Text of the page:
In order to encourage bicycling, cities have been constructing new infrastructure that physically separates cyclists from motor vehicle traffic. Without these facilities, increasing the number of people who bike for transportation may be difficult. However, when trying to build safe bike facilities, many cities are challenged by high-speed arterials cutting through downtowns. These arterials are prime locations for protected bike lanes and may also be state highways. This provides an exciting opportunity for states to work with cities to improve multimodal opportunities on state-owned roads that travel through dense urban areas. Read More >

New study reaffirms the child safety benefits of red light cameras

A study presented at the American Academy of Pediatrics national conference linked higher child death rates from motor vehicle crashes to several primary factors, including low rates of child seatbelt/car seat use and a lack of red light cameras. In addition to comparing child fatality and injury rates in cities that had red light cameras and those that did not have them, the study also looked at rates in cities that had removed or turned off the cameras and compared them to similar cities that had maintained them. Read More >

More evidence that wider roads encourage speeding

Wider lanes and shoulders encourage faster driving, according to a new study published in the Journal of Transportation Engineering. Based on more than 650,000 observations of uncongested freeways, researchers from Texas A&M found that drivers travel 2.2 mph faster, on average, in 12-foot lanes than in comparable 11-foot lanes. Perhaps even more striking, wide left shoulders adjacent to 11-foot lanes can increase speeds by as much as 1.1 mph per foot of shoulder width, ranging from 1.5 to 11 feet. Unfortunately, the study also highlights how speed and capacity are often conflated in misleading ways and how safety can be ignored altogether. Read More >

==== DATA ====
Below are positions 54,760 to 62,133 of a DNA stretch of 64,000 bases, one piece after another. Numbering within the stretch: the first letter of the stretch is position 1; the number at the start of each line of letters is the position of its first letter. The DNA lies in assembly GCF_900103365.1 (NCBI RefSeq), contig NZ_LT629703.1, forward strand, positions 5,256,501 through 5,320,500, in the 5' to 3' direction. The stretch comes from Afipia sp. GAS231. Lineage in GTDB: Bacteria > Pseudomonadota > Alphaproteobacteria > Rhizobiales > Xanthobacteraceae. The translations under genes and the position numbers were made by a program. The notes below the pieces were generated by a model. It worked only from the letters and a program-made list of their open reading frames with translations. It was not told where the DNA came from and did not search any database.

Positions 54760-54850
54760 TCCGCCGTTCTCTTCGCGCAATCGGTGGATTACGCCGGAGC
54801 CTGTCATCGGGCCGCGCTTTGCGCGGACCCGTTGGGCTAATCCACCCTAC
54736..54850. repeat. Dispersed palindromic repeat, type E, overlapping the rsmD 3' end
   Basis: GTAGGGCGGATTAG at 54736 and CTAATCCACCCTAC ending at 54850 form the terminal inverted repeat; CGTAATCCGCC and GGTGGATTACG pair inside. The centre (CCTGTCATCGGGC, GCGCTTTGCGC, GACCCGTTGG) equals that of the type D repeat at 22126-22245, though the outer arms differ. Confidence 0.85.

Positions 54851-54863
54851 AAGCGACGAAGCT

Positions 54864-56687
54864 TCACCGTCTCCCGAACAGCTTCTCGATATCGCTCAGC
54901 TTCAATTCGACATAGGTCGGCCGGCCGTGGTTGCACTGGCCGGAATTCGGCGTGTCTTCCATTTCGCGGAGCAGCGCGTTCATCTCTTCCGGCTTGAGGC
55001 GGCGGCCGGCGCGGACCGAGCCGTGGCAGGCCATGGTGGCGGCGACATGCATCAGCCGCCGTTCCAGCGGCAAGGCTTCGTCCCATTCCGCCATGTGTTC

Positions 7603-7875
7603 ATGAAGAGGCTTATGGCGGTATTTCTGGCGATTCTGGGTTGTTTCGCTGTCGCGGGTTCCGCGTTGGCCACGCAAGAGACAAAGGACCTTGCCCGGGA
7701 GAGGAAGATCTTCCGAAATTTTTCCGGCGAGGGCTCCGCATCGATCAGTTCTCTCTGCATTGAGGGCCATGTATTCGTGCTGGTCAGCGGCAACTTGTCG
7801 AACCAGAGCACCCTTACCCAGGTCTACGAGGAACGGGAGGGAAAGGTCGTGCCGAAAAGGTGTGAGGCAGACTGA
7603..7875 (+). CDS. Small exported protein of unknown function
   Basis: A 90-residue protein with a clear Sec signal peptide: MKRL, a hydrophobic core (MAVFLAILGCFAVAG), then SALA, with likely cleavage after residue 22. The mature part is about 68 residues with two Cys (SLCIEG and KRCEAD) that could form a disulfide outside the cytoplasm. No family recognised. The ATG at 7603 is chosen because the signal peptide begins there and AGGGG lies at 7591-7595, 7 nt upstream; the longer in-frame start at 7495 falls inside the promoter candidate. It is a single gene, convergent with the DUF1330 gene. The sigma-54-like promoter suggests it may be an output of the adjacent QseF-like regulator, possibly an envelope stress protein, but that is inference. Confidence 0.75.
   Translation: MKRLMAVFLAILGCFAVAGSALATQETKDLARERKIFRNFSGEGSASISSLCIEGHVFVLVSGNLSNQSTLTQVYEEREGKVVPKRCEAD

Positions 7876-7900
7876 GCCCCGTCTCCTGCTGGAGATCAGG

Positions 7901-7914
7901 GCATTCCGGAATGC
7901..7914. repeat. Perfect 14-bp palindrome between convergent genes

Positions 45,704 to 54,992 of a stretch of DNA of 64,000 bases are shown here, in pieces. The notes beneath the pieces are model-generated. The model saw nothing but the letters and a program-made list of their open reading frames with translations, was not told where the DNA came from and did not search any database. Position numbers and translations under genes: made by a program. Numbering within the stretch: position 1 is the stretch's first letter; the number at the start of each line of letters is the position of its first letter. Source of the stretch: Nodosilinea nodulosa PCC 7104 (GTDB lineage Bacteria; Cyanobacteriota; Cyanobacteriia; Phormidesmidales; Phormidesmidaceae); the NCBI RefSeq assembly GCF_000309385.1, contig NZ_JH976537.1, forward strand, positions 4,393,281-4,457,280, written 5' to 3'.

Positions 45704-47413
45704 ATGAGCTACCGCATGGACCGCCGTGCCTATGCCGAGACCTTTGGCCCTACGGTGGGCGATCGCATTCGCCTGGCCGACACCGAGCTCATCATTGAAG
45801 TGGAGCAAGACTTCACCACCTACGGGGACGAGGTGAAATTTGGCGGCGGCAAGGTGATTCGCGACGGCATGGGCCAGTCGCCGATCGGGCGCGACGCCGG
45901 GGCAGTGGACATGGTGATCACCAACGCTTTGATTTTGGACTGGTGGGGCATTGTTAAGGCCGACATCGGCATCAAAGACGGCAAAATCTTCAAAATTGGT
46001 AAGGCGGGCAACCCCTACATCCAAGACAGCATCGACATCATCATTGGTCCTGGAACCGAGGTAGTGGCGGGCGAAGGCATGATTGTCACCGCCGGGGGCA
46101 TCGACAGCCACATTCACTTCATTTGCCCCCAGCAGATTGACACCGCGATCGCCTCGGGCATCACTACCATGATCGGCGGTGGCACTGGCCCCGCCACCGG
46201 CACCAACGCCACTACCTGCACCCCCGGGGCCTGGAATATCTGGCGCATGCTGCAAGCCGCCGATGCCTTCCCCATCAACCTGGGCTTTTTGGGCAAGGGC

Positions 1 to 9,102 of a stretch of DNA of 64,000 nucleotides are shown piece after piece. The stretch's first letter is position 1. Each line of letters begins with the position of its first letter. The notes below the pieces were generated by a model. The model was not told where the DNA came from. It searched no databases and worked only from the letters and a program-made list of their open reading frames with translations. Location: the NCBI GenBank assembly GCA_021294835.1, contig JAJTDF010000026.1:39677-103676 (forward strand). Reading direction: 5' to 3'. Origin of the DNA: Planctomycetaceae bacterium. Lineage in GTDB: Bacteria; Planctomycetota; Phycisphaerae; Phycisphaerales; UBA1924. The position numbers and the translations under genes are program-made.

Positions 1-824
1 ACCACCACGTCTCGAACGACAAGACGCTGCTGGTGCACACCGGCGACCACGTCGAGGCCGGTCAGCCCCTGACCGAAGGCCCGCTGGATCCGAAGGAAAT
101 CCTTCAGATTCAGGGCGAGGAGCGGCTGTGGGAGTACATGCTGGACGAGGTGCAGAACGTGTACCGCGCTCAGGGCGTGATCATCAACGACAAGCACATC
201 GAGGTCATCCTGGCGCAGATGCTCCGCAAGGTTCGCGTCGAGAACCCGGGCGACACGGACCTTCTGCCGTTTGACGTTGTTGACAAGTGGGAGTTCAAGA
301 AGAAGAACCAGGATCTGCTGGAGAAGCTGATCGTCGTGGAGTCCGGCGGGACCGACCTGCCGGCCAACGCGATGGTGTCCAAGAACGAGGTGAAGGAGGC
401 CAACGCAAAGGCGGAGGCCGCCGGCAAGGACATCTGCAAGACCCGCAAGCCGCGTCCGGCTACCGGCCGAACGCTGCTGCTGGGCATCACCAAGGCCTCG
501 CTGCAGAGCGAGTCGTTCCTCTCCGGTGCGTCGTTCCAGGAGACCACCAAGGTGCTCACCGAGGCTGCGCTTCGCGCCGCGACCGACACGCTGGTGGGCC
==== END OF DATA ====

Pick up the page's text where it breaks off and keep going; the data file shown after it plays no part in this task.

Are higher highway speed limits worth it?

A recent study indicates that raising speed limits on non-limited access highways from 55 to 65 miles per hour is likely to have a negative benefit-cost ratio when crash injury and fatality costs are fully accounted for. The analysis evaluated the costs and benefits associated with required infrastructure upgrades, travel time benefits, fuel costs (due to lower fuel economy), and costs associated with increased crash frequency and severity. Read More >

Motor vehicle dependence is making us sick: How transportation and urban planners are part of the solution

A recent study published in the medical journal The Lancet focuses on prevention strategies for the global epidemic of non-communicable diseases (NCDs) stemming from an unsustainable reliance on a transportation system reliant on fossil fuels. Such diseases include such as traffic violence, obesity, or respiratory and cardiovascular diseases. To address this crisis, the authors makes strong arguments that transportation and urban planners must coordinate across departments and accept their professional roles in determining how people travel. Read More >